I'd advise first working to overcome social anxiety, and that's what Dr. Richards has said in the groups.
A quick look at the most popular thread on this forum: "So anxious around the opposite sex? ugh why? please anyone help?" with almost 30,000 views.
So, there you go! Yep, we all want relationships, well most of us. And that's a natural thing. I should point out, relationships here, any kind, doesn't matter your sexual orientation although the original poster used the phrase "opposite sex" I think we can easily spread this to any kind of romantic relationship.
So yes, we all want relationships in our lives, right? And social anxiety affects that tremendously. A relationship involves every part of life - acceptance, confidence, the ability to communicate, assertion, ... ... . I mean the real question might be, what DOESN'T a relationship touch on in life? So then obviously if you have social anxiety disorder, it's going to be hard to have a healthy relationship. And for men here, as culture and society often require the man to take the initiative, social anxiety can really affect you in this area. I don't want to downplay the frustrations women also have in the relationship area, dealing with social anxiety. Quite often, though, this is a huge sore spot for men on the forum and in our groups.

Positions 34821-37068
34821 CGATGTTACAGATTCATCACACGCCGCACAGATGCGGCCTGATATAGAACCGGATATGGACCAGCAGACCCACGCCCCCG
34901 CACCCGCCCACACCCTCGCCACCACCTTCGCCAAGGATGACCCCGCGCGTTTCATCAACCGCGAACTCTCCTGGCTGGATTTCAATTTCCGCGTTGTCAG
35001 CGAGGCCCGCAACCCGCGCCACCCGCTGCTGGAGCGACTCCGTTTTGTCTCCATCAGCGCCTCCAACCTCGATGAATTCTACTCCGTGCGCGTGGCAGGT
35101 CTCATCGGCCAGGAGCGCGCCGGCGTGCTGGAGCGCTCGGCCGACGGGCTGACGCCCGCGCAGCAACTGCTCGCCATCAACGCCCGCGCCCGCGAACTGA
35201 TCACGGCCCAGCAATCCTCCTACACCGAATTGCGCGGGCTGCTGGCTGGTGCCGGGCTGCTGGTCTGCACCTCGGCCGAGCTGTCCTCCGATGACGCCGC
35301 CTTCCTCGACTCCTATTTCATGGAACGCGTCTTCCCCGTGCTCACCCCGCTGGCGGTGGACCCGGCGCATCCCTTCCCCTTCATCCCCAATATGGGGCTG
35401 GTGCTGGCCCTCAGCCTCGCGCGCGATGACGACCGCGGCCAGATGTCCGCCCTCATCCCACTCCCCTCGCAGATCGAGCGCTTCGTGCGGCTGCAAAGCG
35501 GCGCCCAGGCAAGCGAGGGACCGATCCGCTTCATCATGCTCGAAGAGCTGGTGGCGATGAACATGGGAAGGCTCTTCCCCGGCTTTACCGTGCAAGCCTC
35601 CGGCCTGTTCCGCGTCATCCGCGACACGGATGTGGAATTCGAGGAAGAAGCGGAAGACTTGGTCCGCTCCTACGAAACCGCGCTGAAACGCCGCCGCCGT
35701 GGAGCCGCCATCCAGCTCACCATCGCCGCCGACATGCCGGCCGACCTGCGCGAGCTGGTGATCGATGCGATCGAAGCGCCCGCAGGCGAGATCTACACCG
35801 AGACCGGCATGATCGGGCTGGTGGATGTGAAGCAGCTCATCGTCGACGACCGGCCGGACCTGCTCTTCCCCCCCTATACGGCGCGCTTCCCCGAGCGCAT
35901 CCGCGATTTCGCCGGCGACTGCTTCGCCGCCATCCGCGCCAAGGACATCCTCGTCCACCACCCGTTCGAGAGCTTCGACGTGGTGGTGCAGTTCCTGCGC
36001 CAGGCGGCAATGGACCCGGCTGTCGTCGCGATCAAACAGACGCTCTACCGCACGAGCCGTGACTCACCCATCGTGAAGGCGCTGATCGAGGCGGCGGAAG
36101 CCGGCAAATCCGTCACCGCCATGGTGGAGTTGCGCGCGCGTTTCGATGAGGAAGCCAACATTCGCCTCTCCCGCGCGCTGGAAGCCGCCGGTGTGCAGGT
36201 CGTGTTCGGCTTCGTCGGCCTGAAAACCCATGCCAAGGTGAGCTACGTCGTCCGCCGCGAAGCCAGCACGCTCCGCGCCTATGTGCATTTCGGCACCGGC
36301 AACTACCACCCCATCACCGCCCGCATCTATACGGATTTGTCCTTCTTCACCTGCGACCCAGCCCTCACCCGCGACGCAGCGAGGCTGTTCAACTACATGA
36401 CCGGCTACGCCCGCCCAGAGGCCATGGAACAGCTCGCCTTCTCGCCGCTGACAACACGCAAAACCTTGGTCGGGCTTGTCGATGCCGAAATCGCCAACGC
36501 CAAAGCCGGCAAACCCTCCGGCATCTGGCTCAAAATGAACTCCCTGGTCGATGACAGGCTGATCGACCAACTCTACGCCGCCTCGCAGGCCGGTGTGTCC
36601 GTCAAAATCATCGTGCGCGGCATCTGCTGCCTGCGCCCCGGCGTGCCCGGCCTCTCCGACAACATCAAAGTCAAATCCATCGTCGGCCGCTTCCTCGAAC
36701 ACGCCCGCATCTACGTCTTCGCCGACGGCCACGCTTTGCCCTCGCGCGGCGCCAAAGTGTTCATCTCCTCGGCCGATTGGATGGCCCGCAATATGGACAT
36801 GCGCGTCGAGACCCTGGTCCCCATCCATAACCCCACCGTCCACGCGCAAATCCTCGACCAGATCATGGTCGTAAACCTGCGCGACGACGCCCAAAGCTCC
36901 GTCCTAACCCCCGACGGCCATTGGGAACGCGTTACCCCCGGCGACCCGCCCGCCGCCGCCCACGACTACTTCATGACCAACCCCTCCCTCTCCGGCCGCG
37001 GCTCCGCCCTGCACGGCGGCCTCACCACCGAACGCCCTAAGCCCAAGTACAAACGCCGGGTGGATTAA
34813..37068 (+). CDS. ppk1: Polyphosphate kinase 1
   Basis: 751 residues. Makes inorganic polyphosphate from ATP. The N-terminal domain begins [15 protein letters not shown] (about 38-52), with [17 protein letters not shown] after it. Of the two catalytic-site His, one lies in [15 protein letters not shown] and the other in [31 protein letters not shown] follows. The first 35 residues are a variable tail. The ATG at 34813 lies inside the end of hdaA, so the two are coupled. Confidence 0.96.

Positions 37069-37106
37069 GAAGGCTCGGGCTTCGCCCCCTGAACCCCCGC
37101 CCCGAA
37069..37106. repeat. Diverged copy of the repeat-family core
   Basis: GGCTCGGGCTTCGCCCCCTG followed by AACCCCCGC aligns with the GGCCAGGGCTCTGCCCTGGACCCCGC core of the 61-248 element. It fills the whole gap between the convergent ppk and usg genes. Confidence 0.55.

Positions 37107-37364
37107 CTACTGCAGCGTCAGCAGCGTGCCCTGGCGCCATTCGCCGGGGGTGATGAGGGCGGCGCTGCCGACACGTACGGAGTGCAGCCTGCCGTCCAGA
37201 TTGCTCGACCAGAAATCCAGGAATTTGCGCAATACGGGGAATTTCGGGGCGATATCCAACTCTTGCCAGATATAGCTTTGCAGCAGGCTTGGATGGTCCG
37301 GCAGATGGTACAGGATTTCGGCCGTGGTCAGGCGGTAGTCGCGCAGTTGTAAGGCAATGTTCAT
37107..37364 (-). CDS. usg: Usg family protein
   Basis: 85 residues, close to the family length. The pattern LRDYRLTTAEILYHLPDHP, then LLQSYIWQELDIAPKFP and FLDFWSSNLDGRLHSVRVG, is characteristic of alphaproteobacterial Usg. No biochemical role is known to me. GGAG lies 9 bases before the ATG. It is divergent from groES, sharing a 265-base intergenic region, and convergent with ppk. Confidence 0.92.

So, we don't really want to push off having relationships. There's such a natural desire for them. You can't just turn that desire off. And there's usually a question here, what can I do? What do I do about getting a girl/boy friend? Why not get yourself into a better position to be able to deal with and handle a relationship before getting all balled up about not having one? Work on overcoming social anxiety first. Work on the therapy. Then open yourself up to dating. Yes, the dating won't be perfect or easy at first, but SURPRISE - it's not easy for anyone. That's life. But when you're struggling with social anxiety, the relationship you are running after and might catch will also involve all these SA problems you're dealing with. Get to a place where you are emotionally and mentally healthier to be able to at least face the normal challenges of a relationship.
I'm not telling you to postpone your life forever. Just don't get all worked up on this one point. Don't hate yourself because you define it that way, a single person. Do the therapy, and the skills you gain there will help you better navigate dating and better handle healthy human communication that is necessary for any healthy human relationship.
Advice for just dating or relationships that doesn't involve first dealing with social anxiety is, in my opinion, not very helpful.